Times are tough, but people (and markets) are even tougher

Introduction
Times are tough, but people (and markets) are even tougher

The longest bull market in history has come to an end. And what a ride it was, providing investors with strong returns over more than the decade since the financial crisis. While no one knew when exactly it would happen or why, almost everyone was expecting this to occur. I don’t think anybody predicted it would happen as a result of a global pandemic, which is rapidly shutting down the economy. It’s a shocking way to end a bull run, but there are also reasons for us to be optimistic.

Over the last few years, investors had been lulled into a sense of complacency. Momentum names kept going up, there was no volatility to speak of and anytime the markets were down, even by one percent, buying the dip was the strategy that never seemed to fail. It now feels like a long time ago, but it will return in some form. The events happening around us now are unprecedented in many ways, but they are still part of the natural ebb and flow of markets, even if they’re taking a more unusual form.

The current volatility has been awful – gut-wrenching at times, even. The speed of the drop has made it even worse. The added personal health risk can make this even harder. But we must keep the long-term view in mind. Markets have crashed before and we’ve recovered. Markets will crash again and we will recover again. History has shown us we are incredibly resilient and our systems are as well, even if we’re prone to worry.

In 2008, there was a very real possibility the global financial system would fail. In 2001, after 9/11, it felt like a war on capitalism was upon us. And in 1987, when the markets dropped over 20% in a single day, it felt like stocks were broken forever. The financial system didn’t collapse, capitalism didn’t die and stocks survived. We made it through all of them, just as we made it through the hardships of previous generations.

S&P/TSX Composite Index Returns

What has been true is that all of these events proved to be great opportunities to add quality investments. Taking a long-term approach is important. It can feel incredibly counterintuitive when it feels like we’re surrounded by crisis. But seizing the opportunity is crucial when the goal, in its simplest terms, is to buy low and sell high.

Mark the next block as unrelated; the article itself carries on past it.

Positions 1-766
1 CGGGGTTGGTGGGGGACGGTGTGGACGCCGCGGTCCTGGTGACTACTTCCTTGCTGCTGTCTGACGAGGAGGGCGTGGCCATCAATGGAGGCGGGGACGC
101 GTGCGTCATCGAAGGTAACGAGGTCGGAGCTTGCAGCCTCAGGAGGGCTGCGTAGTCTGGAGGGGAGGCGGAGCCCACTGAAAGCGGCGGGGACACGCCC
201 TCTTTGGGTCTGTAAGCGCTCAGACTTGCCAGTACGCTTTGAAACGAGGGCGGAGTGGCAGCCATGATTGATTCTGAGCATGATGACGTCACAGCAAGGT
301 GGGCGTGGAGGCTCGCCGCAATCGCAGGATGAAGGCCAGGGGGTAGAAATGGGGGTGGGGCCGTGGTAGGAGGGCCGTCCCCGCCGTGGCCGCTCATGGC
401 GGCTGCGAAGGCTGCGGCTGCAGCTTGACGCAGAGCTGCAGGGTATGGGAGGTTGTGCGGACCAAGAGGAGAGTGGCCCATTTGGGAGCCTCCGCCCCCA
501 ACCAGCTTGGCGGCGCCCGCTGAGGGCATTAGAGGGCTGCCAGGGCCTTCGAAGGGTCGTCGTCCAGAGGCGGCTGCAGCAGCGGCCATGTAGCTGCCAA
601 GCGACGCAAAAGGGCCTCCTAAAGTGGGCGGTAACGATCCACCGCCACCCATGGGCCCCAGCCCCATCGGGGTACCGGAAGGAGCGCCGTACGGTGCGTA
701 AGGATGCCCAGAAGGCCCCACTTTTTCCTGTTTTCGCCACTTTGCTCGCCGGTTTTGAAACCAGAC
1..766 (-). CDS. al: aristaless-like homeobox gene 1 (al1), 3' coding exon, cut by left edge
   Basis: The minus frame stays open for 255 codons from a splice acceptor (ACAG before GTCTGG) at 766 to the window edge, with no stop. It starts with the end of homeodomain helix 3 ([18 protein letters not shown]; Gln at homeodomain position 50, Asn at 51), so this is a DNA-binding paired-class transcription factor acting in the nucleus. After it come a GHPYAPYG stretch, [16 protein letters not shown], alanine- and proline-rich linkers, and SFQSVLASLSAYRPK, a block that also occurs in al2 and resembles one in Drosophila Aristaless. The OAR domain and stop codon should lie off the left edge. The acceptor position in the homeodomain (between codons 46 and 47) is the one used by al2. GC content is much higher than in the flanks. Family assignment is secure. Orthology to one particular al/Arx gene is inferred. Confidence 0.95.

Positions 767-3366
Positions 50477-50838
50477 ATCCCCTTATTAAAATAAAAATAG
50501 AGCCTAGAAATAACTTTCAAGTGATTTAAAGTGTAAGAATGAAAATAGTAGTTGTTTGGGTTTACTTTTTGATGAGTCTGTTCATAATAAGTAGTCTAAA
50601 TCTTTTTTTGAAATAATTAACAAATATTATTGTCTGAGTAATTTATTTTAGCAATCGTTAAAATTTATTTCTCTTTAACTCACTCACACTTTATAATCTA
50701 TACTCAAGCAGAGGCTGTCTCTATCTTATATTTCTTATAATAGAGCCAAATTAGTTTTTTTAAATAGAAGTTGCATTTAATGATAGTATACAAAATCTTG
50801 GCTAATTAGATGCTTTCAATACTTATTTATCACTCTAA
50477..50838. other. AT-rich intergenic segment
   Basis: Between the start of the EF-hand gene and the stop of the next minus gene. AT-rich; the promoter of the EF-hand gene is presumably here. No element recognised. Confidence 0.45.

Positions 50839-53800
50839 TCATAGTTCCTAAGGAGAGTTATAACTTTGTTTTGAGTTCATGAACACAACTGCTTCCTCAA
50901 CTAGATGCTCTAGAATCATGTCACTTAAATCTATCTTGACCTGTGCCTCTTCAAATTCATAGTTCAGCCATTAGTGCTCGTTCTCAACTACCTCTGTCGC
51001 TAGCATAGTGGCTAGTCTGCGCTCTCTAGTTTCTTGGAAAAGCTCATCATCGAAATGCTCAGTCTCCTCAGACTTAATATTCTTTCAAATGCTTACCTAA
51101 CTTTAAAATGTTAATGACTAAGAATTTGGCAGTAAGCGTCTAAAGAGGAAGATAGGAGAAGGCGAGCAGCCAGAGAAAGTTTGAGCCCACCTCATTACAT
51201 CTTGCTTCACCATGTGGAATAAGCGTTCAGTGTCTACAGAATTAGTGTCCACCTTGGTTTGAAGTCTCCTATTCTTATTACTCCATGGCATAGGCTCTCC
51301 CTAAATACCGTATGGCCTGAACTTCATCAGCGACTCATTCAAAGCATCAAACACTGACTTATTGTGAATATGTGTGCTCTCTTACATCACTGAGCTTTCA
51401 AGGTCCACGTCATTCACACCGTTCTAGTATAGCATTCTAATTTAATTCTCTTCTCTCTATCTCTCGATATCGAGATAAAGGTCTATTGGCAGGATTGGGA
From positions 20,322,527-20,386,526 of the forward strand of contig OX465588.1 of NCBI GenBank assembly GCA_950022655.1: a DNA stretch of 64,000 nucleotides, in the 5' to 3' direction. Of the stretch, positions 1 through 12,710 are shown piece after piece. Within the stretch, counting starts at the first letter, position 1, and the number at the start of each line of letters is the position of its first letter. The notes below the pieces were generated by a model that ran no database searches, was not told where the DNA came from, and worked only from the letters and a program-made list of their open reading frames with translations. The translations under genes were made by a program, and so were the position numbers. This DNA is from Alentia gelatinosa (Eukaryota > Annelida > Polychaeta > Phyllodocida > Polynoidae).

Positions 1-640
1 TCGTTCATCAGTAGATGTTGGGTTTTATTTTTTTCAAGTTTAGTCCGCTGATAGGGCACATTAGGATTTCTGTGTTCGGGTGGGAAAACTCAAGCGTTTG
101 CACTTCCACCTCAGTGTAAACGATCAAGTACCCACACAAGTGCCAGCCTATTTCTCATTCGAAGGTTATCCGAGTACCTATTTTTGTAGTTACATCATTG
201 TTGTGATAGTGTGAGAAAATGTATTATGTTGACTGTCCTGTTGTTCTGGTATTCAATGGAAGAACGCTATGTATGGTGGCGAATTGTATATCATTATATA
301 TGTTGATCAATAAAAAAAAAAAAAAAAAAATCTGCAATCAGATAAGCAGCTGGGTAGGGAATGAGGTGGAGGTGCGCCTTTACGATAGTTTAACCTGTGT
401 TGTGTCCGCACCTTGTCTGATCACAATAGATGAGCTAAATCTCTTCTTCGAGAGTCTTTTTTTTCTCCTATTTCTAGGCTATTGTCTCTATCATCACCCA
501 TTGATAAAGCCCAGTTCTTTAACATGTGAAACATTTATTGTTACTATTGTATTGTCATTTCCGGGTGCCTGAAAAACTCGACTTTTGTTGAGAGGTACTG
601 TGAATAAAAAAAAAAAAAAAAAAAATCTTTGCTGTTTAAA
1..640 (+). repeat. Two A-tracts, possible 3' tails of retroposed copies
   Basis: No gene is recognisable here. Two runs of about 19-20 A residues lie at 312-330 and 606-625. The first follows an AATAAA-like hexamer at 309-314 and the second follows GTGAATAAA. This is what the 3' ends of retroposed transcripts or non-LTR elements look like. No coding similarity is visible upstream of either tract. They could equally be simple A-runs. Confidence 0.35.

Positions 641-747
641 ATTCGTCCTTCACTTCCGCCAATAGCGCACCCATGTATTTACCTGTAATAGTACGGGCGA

No one has the perfect crystal ball to predict all of the market tops and bottoms. The market could go lower from here, but it may also turn higher with no warning.

Equities are supposed to reflect the value of all the information out in the market. At the moment, given the sell-off, they are pricing in a global recession and dramatic cuts in earnings for basically every company. But once things start to stabilize, prices tend to rebound.

Many stocks have dropped over 30% in the last month. What is important is to separate those that have seen their long-term business prospects permanently impaired from those that could be back to normal in a few months. Given the rise of passive investing in the last few years, active management and stock selection strategies should outperform from these events, as they’re able to capture more of the opportunities rather than bulk buying everything.

It’s perfectly normal to second guess what should have been done a few months ago. But no one could predict this. Even the most bearish observers were calling for just a 10% drop. That’s in the past. What investors do next is even more important here. Selling could save investors from further drops, but it will lock in these levels and make it harder to make back losses.

The biggest takeaway from this event is that the world has changed. It always does and sometimes we need an unexpected shock to realize it. For some time, technology has been ahead of the culture. We’re learning that more people can effectively work from home and travel less for business. Attitudes towards those things could change in the future. Many people will likely spend more on healthcare going forward, as well.

We are also entering a prolonged period of lower interest rates, as most central banks have cut to zero. Investors still need income, particularly those that are closer to or in retirement. It’s important to use this window to determine where they can find that income and position accordingly.

All investors need to have a plan and the courage to stick to it. Sometimes we need to adjust our plans based on the latest information. That’s prudent, but it should also be as thoughtful of an exercise as building the initial strategy. Having a plan is crucial because it helps prevent us from making decisions in panic, which can make the pain even worse.

We will get through this and we’ll come out stronger than before. We always do. Stay safe and be kind to one another.

— Greg Taylor, CFA is the Chief Investment Officer of Purpose Investments


All data sourced from Bloomberg unless otherwise noted.

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Author

Greg Taylor

Greg Taylor is the Chief Investment Officer of Purpose Investments. Greg specializes in finding and exploiting pockets of volatility in the market to drive returns.

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